On Tuesday, August 23, 2011, Dave Chinner wrote:
> On Mon, Aug 22, 2011 at 03:00:45PM +0200, Pavel Machek wrote:
> > Hi!
> > 
> > > >   What's exactly the problem? Memory preallocation enters direct reclaim
> > > > and that deadlocks in the filesystem?
> > > 
> > > Well, that's one possible manifestation. The problem is that the
> > > current hibernate code still assumes that sys_sync() results in an
> > > idle filesystem that will not change after the call if nothing is
> > > dirty.
> > > 
> > > The result is that when the large memory allocation occurs for the
> > > hibernate image (after the sys_sync() call) then the shrink_slab()
> > > tends to be called. The XFS shrinkers are capable of dirtying inodes
> > > and the backing buffers of inodes that are in the reclaimable state.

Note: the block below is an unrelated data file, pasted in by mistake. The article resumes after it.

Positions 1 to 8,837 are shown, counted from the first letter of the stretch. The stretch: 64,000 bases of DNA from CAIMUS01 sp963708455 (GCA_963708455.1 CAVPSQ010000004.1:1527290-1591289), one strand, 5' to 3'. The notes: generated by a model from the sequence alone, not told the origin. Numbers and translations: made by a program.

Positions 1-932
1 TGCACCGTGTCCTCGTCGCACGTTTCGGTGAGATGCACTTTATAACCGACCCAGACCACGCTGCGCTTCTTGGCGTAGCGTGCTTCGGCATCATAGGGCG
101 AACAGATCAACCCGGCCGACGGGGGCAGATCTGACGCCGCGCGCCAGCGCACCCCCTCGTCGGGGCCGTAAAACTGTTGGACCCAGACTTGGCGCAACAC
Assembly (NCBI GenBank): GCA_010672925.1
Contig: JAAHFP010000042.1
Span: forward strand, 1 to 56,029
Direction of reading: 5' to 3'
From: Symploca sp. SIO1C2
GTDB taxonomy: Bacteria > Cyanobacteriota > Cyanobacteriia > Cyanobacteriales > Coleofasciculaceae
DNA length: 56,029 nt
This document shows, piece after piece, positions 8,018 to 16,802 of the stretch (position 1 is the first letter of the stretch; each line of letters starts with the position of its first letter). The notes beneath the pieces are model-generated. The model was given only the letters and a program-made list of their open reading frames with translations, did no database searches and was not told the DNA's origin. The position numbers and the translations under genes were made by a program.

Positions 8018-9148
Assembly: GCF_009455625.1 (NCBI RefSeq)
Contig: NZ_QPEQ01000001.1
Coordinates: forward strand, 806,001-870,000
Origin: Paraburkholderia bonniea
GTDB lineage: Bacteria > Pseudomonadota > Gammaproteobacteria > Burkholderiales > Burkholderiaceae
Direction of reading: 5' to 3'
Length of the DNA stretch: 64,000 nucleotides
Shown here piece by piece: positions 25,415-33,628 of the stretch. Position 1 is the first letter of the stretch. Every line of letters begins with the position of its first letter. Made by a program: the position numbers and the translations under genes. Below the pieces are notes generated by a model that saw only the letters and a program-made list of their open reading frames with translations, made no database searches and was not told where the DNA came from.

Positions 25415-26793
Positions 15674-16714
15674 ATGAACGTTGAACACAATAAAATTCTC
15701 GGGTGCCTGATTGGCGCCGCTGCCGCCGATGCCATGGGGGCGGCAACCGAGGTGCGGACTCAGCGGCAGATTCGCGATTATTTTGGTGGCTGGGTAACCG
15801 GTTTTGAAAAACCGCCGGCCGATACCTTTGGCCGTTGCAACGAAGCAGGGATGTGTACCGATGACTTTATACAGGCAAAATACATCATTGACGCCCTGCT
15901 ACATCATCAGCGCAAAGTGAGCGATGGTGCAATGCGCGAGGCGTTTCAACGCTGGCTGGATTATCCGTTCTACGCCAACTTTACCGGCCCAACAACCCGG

> > > But those buffers cannot be flushed to disk because hibernate has
> > > already frozen the xfsbufd threads, so the shrinker doing inode
> > > reclaim hangs up on locks waiting for the buffers to be written.
> > > This either leads to deadlock or hibernate image allocation failure.
> > > 
> > > Far worse, IMO, is the case where is -doesn't- deadlock, because the
> > > filesystem state can still changing after the allocation has
> > > finished due to async metadata IO completions. That has the
> > > potential to cause filesystem corruption as after resume the on-disk
> > > state may not match what is written from memory to the hibernate
> > > image.
> > > 
> > > The problem really isn't XFS specific, nor is it new - the fact is
> > > that any filesystem that has registered a shrinker or can do async
> > > work in the background post-sync is vulnerable to this problem. It's
> > 
> > Should we avoid calling shrinkers while hibernating?
> 
> If you like getting random OOM problems when hibernating, then go
> for it.  Besides, shrinkers are used for more than just filesystems,
> so you might find you screw entire classes of users by doing this
> (eg everyone using intel graphics and 3D).
> 
> > Or put BUG_ON()s into filesystem shrinkers so that this can not